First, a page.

Nokyoung Xayasane
November 09, 2012

Flu Vaccine Controversies: Can the Flu Shot Cause Autism and Disability? (VIDEOS)


The flu season is in full swing. A lot of people are getting their flu vaccinations in health clinics, doctor’s offices and hospitals. And, although there is no scientific evidence that the flu vaccine can make you sick, controversies around flu vaccines still exist.

Besides the worries that the flu vaccine may actually give you the flu, there have been some other heavily debated issues. The two main concerns have been autism and neurological disorders.

A case for autism?

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The main spokesperson for Generation Rescue, an anti-vaccination movement, has been actress Jenny McCarthy. McCarthy blames childhood vaccinations for her son Evan’s autism (although it’s now believed that he was misdiagnosed and actually has Laudau-Kleffner syndrome). The foundation is highly controversial, because it links autism and neurological disorders to childhood vaccinations.

Those who are in the anti-vaccination group blame thimerosal, which is a mercury preservative found in vaccines that were produced prior to 2000, for the issues they allege vaccines cause. However, thimerosal has never been used in vaccinations for measles, mumps, and rubella, though it is still used in diptheria shots, hepatitis B and flu shots.

There has been no scientific evidence that flu shots cause autism, although, anti-vaccination rhetoric is still popular.

International organizations such as the World Health Organization (WHO), the U.S. Food and Drug Administration (U.S. FDA) and the Institute for Medicine in the U.S. have stated that “the alleged adverse health effects from thimerosal in vaccines has never been substantiated.”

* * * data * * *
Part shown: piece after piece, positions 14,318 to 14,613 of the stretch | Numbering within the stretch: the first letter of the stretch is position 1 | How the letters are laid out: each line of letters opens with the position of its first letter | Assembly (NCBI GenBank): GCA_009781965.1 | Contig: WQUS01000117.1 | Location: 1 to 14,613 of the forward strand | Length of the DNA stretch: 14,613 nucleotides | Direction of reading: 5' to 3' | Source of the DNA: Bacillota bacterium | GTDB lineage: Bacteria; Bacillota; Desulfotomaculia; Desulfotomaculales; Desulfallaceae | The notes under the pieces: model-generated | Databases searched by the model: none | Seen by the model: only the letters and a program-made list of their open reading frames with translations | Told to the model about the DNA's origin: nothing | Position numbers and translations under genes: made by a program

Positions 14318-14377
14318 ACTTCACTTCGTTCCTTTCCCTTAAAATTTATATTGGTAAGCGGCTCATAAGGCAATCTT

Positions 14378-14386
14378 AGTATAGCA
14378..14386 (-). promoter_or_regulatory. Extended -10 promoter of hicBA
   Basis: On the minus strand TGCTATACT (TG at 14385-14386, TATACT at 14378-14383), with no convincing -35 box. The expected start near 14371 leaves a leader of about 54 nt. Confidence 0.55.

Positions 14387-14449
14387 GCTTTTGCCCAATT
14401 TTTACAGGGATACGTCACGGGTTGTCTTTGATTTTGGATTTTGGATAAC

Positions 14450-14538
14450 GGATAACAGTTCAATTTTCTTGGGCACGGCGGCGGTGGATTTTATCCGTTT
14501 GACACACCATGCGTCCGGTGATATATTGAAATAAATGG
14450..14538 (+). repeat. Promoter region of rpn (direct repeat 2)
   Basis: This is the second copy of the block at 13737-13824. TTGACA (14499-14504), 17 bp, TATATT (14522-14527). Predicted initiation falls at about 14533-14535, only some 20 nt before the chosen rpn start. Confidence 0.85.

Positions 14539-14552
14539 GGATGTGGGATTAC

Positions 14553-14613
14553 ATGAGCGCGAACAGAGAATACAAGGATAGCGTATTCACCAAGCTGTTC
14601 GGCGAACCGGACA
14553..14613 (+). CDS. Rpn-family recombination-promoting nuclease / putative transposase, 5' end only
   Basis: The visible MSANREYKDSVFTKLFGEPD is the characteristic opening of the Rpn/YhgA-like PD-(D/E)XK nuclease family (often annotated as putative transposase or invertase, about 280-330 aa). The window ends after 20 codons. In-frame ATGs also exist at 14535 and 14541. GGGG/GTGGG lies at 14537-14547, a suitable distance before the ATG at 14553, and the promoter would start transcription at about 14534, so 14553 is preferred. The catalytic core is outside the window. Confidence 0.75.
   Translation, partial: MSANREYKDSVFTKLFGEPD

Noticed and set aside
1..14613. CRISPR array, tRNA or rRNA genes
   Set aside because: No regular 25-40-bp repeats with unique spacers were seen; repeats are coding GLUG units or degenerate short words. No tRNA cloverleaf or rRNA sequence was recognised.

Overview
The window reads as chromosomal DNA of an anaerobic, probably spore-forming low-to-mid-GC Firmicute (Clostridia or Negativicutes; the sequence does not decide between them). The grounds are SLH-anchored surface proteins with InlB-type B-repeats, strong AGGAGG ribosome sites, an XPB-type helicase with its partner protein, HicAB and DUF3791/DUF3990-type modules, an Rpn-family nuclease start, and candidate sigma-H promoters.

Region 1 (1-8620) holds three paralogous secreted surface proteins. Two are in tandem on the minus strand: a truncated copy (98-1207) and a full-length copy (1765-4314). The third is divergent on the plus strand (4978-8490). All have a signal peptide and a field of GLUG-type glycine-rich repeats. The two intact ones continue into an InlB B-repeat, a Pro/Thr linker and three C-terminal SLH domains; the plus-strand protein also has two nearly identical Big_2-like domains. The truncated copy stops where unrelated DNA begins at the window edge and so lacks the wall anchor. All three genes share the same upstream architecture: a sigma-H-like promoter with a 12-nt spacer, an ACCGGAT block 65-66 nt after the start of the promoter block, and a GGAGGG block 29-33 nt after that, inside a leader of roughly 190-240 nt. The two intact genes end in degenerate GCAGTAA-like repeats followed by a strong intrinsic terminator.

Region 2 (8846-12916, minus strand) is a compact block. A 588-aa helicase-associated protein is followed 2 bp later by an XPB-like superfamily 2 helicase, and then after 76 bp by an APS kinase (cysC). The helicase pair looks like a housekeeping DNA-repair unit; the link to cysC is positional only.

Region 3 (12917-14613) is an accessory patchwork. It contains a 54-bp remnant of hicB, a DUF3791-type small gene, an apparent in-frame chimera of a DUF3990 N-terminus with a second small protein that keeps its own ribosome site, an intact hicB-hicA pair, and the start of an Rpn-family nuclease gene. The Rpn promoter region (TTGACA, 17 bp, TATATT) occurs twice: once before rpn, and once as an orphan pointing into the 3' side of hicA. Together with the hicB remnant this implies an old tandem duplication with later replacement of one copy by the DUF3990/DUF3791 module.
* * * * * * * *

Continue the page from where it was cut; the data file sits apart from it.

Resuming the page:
To date, research has shown that “there is no link between vaccines containing thimerosal and autism or other behavior disorders.” The National Advisory Committee on Immunization (NACI) shares the same view.

Can the flu shot cause neurological disorders?

Closely linked to the autism concern is the case of Desiree Jennings, who began experiencing a neurological disorder 10 days after getting the flu shot. She was diagnosed with dystonia disorder, which is marked by jerky movements, uncontrollable muscle spasms and impaired speech.

Jennings blamed the flu shot for her rare disorder. Some argue that her symptoms were a hoax. The doctor who diagnosed her stated that the symptoms may be psychogenic (originating from her mind and not from physiological effects).

It seems that she is now recovering after receiving treatment from the controversial Dr. Rashid A. Buttar. The former Red Skins cheerleader was put into contact with Dr. Buttar through Jenny McCarthy’s foundation Generation Rescue.

Many people question his actions and are trying to restrict the his medical license.

As with autism, many blame thimerosal for causing or triggering neurological disorders. Thimerosal is a mercury based perservative, and it is true that large quantities of mercury can damage the brain and the kidneys.

However, methylmercury is the culprit for this damage and vaccines do not contain methylmercury, but rather ethylmercury. These two forms act differently within the human body. The Public Health Agency of Canada states, “Ethylmercury is eliminated more quickly and is less likely to reach toxic levels.” Also, there is only a small amount of this preservative in flu vaccines and it has not been known to cause harm.

Should I get the flu shot?


It’s clear that the issue of flu vaccines is hotly debated. Each camp has their own strong opinions about the vaccine’s potential side effects. It should be made clear that the link between vaccinations and neurological and behavioral disorders has not been proven.

Some people experience soreness at the injection site and others have reported low grade fevers. Ultimately, the decision to get the flu shot is up to you.

For more information about the flu vaccine, check out Flu Vaccine: Smart or Scary.

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